Ready to Migrate from Annual Budgets to Rolling Forecasts?  

20 March 2017:

Instead of being once-a-year exercises, rolling forecasts happen on a regular cadence. Unlike budgets that may have hundreds or thousands of line items, they focus on key business drivers.

And rather than focusing on the past, rolling forecasts act as early warning systems when you’ve drifted off course.

We’ve identified five steps to launch rolling forecasts successfully at your organization:

1. Use a dedicated application—don’t try to perform them with spreadsheets. 
The multiple versions required by good rolling forecasts to create different scenarios are extremely difficult to perform and manage with spreadsheets.

2. Model your course on drivers, not details.
Your annual budget lists thousands of line items, but you need to perform rolling forecasts at a much higher level. Focus on significant business drivers such as risk, profit, and working capital.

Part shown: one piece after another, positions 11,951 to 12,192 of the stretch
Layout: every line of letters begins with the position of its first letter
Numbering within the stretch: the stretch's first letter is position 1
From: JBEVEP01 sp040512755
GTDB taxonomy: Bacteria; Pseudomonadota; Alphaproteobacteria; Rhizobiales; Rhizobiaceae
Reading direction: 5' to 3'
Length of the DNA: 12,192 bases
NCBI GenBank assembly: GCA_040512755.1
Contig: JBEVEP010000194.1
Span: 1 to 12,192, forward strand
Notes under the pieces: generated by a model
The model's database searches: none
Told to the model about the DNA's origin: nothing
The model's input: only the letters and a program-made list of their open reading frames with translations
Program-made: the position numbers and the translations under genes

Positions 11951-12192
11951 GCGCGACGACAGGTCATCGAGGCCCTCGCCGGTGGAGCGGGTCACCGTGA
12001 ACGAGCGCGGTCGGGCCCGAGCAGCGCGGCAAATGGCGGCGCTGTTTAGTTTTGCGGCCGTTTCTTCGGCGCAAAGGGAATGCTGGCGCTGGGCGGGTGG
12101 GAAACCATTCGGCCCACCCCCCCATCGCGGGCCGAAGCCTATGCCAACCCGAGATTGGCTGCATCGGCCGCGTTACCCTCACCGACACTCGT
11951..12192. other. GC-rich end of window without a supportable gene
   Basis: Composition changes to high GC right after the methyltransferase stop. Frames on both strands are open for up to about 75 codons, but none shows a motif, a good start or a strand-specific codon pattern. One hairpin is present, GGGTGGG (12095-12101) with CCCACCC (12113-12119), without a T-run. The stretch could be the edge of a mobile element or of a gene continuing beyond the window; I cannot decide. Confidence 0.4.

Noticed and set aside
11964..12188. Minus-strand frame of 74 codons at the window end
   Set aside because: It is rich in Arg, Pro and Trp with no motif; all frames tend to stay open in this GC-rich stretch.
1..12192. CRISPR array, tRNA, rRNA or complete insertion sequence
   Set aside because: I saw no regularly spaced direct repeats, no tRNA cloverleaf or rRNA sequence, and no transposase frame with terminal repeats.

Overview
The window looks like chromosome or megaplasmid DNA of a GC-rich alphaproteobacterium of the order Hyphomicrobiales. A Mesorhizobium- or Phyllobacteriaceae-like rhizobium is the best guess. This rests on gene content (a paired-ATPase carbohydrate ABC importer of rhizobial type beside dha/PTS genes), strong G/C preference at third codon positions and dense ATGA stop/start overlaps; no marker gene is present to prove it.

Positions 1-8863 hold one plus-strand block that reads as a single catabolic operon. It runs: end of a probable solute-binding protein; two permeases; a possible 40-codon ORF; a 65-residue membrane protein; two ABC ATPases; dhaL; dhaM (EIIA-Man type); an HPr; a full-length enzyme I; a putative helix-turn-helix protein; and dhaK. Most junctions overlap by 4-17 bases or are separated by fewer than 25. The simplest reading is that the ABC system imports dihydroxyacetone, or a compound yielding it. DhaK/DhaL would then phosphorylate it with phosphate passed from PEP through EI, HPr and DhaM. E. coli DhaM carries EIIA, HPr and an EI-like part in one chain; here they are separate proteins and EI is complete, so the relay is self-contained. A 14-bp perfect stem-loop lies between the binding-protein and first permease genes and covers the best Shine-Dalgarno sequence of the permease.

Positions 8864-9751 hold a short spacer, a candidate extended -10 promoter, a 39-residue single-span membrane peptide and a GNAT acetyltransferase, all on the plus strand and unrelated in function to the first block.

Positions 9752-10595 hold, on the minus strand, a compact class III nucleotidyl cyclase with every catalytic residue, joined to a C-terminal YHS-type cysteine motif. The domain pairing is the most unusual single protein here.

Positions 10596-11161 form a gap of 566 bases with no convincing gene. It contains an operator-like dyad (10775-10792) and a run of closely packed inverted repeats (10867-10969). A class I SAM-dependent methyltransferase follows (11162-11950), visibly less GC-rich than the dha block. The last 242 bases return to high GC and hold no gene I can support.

3. Use rolling forecasts to sound out multiple what-if scenarios. 
Look for a tool that lets you change a few key assumptions and drivers and instantly see their effect on the overall plan, such as the impact a price change has on headcounts and cash.

4. Scrub your forecasting process of bias
—don’t link it to targets, measures or rewards.
Rolling forecasts are a strategic management tool, not an evaluation tool. Let managers forecast based on real business demands and the real business environment.

5. Choose the right forecasting horizon for your industry. 
A best practice is to forecast at least four to eight quarters past the current quarter’s actuals. But there’s no hard-and-fast guideline for the time interval included in a rolling forecast. It depends on your industry, your business needs, and how long it takes to make decisions.

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Source: Adaptive Insights blog

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